The U.S. has a terrible immigration system, which was designed largely by Ted Kennedy for the purpose of increasing “diversity,” without giving any thought to American interests. If we would simply adopt the Canadian system, it would be a vast improvement. Unfortunately, the Gang of Eight’s bill does not move in the right direction, i.e., an immigration policy that is designed to serve the best interests of the United States. Rather, it would make our immigration system even more irrational and destructive than it is currently.
Jeff Sessions, who has tirelessly labored to bring to light what the bill actually says, explained in the Senate today that fewer than ten percent of the many millions of new immigrants who will come to America under the proposed law will be admitted on the basis of merit. The discussion is rather lengthy, but you really should read it all to get an understanding of how the bill works that you will never see reported in a newspaper:
I’d like to address one of the biggest myths about this bill, which is that it decreases family-based immigration in favor of merit-based immigration. This was a core promise that was made by the sponsors.
But when you actually review the bill it’s clear that the promise of merit-based is simply not met. Merit-based immigration is dwarfed by lower-skill and chain migration.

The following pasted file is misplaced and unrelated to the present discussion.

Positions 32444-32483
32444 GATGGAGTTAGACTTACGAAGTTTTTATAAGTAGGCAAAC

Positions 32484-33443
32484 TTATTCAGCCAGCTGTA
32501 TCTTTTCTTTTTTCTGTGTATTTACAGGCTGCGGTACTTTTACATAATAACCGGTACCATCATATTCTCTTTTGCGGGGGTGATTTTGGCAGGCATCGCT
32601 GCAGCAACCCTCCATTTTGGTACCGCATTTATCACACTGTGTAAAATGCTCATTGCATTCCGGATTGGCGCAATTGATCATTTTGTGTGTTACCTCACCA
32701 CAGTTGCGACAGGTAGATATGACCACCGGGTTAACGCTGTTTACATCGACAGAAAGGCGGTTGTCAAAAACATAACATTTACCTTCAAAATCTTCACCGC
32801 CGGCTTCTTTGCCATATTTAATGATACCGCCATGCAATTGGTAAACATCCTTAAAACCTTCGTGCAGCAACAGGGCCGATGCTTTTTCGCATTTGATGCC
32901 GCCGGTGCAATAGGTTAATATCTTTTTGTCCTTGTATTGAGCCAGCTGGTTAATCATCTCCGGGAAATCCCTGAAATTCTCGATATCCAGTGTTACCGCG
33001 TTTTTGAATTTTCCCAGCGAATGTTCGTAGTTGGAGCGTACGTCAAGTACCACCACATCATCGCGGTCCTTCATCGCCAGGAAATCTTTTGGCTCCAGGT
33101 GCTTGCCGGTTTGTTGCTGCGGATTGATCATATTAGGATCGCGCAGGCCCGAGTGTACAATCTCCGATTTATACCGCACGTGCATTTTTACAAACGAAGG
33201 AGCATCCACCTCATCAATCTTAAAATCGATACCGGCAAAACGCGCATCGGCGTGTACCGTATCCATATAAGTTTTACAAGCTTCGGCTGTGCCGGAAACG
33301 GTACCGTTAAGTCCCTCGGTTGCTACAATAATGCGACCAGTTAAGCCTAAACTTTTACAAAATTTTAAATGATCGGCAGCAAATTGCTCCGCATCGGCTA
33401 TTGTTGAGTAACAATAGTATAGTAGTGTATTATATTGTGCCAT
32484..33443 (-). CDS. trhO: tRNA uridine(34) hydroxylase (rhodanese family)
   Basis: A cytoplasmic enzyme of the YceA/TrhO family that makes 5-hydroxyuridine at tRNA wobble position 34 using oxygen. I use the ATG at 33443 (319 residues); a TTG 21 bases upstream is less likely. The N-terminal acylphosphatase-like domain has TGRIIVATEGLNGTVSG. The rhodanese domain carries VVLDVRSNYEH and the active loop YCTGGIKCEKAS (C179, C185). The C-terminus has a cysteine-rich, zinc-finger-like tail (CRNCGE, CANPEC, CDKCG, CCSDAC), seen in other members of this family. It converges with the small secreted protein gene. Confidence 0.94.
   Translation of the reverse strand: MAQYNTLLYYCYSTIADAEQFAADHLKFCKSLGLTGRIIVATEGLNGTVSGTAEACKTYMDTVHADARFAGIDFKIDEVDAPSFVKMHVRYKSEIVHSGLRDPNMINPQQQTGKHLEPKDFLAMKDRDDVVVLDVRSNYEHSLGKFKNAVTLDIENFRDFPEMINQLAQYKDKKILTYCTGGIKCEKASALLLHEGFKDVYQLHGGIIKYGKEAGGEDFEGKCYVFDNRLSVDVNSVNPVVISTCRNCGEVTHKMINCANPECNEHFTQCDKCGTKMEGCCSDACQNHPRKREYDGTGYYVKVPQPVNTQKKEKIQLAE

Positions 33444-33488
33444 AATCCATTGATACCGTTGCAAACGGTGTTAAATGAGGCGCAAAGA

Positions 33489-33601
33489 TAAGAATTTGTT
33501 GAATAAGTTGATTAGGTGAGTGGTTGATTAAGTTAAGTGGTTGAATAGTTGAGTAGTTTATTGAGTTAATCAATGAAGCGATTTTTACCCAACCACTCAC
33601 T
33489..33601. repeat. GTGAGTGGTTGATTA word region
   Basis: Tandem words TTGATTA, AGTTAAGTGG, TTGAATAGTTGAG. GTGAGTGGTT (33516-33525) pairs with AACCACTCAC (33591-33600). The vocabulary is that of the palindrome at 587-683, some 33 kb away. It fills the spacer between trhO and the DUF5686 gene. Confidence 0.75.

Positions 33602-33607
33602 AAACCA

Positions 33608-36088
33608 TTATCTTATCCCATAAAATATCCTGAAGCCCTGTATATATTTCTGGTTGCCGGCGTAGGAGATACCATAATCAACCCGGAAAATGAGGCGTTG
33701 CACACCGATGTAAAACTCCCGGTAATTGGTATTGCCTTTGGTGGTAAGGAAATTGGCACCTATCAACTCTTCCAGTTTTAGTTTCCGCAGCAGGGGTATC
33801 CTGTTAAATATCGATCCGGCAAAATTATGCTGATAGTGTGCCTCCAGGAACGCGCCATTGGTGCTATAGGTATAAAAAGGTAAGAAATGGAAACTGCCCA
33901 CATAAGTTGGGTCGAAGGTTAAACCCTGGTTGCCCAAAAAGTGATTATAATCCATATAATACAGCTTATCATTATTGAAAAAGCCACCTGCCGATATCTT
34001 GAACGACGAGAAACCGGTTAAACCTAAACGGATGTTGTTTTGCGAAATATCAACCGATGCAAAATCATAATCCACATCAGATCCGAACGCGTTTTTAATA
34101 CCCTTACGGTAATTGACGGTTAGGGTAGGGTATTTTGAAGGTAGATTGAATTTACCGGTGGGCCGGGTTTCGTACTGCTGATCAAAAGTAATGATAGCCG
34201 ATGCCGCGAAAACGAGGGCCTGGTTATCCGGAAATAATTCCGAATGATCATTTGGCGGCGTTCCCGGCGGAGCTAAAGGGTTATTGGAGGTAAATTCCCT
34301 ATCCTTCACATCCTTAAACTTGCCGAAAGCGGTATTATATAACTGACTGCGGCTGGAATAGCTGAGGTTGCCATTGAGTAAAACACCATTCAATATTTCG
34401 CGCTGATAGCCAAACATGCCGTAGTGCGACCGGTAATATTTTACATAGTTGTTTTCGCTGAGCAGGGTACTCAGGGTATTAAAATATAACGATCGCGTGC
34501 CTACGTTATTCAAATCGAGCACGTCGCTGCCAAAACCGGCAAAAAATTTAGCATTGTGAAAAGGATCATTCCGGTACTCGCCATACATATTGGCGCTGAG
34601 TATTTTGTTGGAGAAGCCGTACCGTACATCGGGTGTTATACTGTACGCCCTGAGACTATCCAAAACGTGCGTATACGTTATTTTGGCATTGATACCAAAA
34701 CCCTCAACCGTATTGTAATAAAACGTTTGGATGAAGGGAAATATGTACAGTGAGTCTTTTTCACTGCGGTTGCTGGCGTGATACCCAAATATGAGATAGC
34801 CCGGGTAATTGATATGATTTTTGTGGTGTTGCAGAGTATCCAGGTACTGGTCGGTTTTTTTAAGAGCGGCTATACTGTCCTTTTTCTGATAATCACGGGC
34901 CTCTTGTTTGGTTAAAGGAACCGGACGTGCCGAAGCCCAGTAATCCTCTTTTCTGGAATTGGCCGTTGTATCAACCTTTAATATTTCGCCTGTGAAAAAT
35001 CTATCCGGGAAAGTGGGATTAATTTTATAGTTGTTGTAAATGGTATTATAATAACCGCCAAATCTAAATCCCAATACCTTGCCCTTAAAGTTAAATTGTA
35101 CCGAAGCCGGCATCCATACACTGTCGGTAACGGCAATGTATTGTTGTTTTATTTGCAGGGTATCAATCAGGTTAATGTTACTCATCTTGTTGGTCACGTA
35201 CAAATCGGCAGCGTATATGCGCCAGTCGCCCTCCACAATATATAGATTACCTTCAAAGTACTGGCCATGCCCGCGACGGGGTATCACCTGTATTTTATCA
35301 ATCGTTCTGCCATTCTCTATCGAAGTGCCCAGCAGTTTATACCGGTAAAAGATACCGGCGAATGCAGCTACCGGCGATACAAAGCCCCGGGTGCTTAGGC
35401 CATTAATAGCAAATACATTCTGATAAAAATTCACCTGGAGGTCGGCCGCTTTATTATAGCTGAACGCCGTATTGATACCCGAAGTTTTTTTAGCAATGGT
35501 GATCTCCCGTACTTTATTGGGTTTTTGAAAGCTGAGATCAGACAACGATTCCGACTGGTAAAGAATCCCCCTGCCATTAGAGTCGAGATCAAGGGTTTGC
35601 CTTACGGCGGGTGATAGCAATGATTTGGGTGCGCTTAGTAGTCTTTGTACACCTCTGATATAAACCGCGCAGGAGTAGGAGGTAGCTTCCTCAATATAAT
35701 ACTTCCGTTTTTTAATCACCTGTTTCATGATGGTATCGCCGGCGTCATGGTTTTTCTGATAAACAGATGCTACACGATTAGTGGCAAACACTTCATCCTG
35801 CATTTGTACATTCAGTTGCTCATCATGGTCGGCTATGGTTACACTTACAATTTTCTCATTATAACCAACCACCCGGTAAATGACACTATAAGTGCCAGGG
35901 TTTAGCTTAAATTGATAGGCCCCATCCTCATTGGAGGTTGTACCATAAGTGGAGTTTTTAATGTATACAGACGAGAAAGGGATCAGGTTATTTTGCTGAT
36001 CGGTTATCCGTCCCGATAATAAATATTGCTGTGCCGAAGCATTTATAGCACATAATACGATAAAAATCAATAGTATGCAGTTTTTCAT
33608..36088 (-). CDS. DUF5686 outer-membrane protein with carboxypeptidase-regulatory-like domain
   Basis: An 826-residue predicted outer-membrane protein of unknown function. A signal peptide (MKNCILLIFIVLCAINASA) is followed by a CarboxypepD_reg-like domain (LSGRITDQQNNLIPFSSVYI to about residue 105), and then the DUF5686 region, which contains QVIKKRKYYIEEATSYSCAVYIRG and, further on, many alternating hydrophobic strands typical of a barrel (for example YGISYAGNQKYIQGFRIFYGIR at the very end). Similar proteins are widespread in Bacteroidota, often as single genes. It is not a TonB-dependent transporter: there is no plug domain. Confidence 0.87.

Proponents of the legislation have said the bill decreases annual family-based immigration by reducing the cap on the family-based visa system from 226,000 to 161,000. However, the bill actually increases overall family-based migration by allowing an unlimited number of visas each year for children and spouses of green card holders. It grows the number further by then allowing the visas that would have gone to them under the old system to be used by other family-based applicants.
The bill also does not change current law which allows for an unlimited number of family-based visas for parents of U.S. citizens each year, one of the largest and fastest growing chain migration categories. According to the DHS Yearbook of Immigration Statistics, in 2012, 124,000 parents adjusted status to legal permanent resident through this category.